Blacks, who constitute 23% of the city’s population, committed 66% of all violent crimes and 73% of all shootings in 2011, according to victims and witnesses, but they were only 53% of all stop subjects.
Whites, who constitute 35% of the city’s population, made up 9% of all stops in 2011, though they committed only 5.5% of all violent crimes and 2.5% of all shootings.
Fagan, however, needed to show that race, not crime, predicts police activity. Given the facts arrayed against such a proposition, it was no surprise that for days Scheindlin’s courtroom was filled with debates over “exponentiated coefficients,” “P values,” “Z scores,” “zero-inflated models” and “Vuong tests,” as Fagan tried to explain and defend his computer formulas.
The judge candidly admitted to being lost at times, as anyone would be who was not steeped in advanced statistics.
But you don’t have to have a Ph.D. in econometrics to spot the flaws in Fagan’s techniques. For starters, he fed into his statistical black box all of the 4.4 million stops from the last eight years, even though his own extremely superficial analysis of the forms that officers fill out after a stop had concluded that nearly nine-tenths of those stops appeared to be lawful, and only 6% unlawful.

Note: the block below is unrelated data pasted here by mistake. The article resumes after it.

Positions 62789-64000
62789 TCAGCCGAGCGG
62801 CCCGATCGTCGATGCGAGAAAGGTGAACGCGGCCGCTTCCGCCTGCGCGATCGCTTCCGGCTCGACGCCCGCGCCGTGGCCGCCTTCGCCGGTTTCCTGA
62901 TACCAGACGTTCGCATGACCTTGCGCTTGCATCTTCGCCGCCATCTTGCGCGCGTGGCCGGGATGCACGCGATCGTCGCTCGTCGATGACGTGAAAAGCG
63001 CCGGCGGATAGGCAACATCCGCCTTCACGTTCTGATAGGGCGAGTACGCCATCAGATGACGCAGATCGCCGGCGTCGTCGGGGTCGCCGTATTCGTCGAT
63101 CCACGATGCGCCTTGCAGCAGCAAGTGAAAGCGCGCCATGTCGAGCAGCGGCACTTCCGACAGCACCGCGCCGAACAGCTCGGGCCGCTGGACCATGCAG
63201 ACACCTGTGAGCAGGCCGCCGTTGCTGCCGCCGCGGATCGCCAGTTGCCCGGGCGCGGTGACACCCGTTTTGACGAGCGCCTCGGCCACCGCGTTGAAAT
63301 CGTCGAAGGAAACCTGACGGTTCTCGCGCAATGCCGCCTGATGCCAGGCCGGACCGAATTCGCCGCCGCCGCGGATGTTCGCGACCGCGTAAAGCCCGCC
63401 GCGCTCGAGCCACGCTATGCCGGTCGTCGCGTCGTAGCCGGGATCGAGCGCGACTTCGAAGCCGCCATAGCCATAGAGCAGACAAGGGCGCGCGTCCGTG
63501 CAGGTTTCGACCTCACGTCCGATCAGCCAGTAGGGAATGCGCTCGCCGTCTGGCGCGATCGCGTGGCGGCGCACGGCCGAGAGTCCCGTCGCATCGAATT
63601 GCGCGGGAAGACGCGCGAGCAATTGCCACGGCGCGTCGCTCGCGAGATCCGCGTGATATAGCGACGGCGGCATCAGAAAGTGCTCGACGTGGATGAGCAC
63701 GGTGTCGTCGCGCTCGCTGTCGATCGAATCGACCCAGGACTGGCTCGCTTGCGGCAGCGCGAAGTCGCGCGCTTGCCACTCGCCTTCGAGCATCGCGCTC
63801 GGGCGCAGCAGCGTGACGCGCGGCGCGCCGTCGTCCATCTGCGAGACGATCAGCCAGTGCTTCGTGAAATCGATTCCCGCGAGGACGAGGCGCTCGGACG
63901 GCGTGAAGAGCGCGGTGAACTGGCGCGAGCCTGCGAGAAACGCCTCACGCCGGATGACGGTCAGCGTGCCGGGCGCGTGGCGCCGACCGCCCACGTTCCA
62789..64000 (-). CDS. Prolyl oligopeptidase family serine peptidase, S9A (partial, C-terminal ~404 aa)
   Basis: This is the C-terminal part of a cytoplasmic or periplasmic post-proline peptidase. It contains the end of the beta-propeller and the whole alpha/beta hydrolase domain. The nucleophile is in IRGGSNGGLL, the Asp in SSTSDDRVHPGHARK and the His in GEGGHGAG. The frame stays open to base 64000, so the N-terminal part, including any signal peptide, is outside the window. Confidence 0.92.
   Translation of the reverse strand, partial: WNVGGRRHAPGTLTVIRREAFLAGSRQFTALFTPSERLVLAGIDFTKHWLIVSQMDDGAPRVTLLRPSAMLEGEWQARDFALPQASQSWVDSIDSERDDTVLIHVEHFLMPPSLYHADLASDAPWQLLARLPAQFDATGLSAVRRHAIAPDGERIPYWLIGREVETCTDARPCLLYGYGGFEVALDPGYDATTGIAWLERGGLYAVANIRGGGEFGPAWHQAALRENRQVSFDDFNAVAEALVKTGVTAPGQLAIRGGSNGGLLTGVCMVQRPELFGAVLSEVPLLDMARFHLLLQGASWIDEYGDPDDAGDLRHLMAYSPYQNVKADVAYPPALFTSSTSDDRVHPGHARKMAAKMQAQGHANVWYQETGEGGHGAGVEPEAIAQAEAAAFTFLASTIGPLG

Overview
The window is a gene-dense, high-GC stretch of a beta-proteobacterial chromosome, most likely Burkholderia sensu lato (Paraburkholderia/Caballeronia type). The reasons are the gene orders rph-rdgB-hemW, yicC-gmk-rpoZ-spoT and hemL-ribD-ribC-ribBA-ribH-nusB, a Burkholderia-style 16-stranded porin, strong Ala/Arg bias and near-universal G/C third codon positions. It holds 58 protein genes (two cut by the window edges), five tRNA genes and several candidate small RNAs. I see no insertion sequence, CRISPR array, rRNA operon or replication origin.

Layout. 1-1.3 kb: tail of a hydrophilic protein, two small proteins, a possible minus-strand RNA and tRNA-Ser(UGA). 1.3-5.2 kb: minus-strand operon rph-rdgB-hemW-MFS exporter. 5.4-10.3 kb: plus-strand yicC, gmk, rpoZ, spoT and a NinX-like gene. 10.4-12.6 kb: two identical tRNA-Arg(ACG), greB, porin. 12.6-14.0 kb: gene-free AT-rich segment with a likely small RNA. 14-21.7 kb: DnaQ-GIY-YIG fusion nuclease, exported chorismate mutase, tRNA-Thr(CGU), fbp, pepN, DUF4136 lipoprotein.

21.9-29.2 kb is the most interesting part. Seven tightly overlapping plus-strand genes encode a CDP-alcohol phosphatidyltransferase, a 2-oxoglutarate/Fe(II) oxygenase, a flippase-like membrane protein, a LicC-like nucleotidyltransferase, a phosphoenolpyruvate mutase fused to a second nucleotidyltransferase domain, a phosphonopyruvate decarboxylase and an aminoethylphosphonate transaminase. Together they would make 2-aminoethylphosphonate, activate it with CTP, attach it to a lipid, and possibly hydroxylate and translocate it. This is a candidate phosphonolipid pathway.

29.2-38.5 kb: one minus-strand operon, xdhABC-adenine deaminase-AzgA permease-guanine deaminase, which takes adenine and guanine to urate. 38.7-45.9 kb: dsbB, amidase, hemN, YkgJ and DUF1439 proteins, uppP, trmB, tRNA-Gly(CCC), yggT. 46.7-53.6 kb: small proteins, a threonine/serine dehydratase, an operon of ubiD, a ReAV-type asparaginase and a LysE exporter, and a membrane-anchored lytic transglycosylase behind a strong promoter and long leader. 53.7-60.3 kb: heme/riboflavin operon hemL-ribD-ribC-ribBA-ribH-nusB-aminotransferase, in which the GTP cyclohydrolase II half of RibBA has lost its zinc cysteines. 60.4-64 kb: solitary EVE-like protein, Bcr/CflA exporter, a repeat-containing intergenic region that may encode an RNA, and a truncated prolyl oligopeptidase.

Those lawful stops should have been excluded from his regression analysis, since they cannot form the basis for concluding that the officers making the stop substituted race for reasonable suspicion.
The errors in Fagan’s models get worse from there. He refused to consider the race of New York’s criminal suspects in evaluating whether the police were making stops based on skin color rather than behavior.